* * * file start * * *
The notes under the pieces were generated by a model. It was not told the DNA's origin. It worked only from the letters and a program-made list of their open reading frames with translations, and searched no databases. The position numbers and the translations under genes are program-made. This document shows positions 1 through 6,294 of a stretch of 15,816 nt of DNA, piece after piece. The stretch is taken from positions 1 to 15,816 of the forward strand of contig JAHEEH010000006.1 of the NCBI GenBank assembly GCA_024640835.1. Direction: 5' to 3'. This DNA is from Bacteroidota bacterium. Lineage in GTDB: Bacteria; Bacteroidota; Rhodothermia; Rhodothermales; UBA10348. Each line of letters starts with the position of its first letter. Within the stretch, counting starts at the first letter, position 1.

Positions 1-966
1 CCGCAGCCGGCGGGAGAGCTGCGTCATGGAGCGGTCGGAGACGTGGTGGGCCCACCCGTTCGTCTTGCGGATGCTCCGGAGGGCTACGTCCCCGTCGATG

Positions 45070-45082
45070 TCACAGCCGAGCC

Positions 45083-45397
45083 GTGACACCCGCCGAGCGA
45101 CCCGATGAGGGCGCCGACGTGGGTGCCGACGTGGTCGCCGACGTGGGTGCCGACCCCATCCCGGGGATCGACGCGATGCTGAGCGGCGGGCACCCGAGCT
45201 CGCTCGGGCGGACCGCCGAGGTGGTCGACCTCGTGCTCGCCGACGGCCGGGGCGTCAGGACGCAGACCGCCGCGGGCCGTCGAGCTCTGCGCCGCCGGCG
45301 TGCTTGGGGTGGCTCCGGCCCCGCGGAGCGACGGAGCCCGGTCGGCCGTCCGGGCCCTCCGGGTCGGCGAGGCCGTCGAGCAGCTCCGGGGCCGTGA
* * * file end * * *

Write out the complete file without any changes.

The notes under the pieces were generated by a model. It was not told the DNA's origin. It worked only from the letters and a program-made list of their open reading frames with translations, and searched no databases. The position numbers and the translations under genes are program-made. This document shows positions 1 through 6,294 of a stretch of 15,816 nt of DNA, piece after piece. The stretch is taken from positions 1 to 15,816 of the forward strand of contig JAHEEH010000006.1 of the NCBI GenBank assembly GCA_024640835.1. Direction: 5' to 3'. This DNA is from Bacteroidota bacterium. Lineage in GTDB: Bacteria; Bacteroidota; Rhodothermia; Rhodothermales; UBA10348. Each line of letters starts with the position of its first letter. Within the stretch, counting starts at the first letter, position 1.

Positions 1-966
1 CCGCAGCCGGCGGGAGAGCTGCGTCATGGAGCGGTCGGAGACGTGGTGGGCCCACCCGTTCGTCTTGCGGATGCTCCGGAGGGCTACGTCCCCGTCGATG

Positions 45070-45082
45070 TCACAGCCGAGCC

Positions 45083-45397
45083 GTGACACCCGCCGAGCGA
45101 CCCGATGAGGGCGCCGACGTGGGTGCCGACGTGGTCGCCGACGTGGGTGCCGACCCCATCCCGGGGATCGACGCGATGCTGAGCGGCGGGCACCCGAGCT
45201 CGCTCGGGCGGACCGCCGAGGTGGTCGACCTCGTGCTCGCCGACGGCCGGGGCGTCAGGACGCAGACCGCCGCGGGCCGTCGAGCTCTGCGCCGCCGGCG
45301 TGCTTGGGGTGGCTCCGGCCCCGCGGAGCGACGGAGCCCGGTCGGCCGTCCGGGCCCTCCGGGTCGGCGAGGCCGTCGAGCAGCTCCGGGGCCGTGA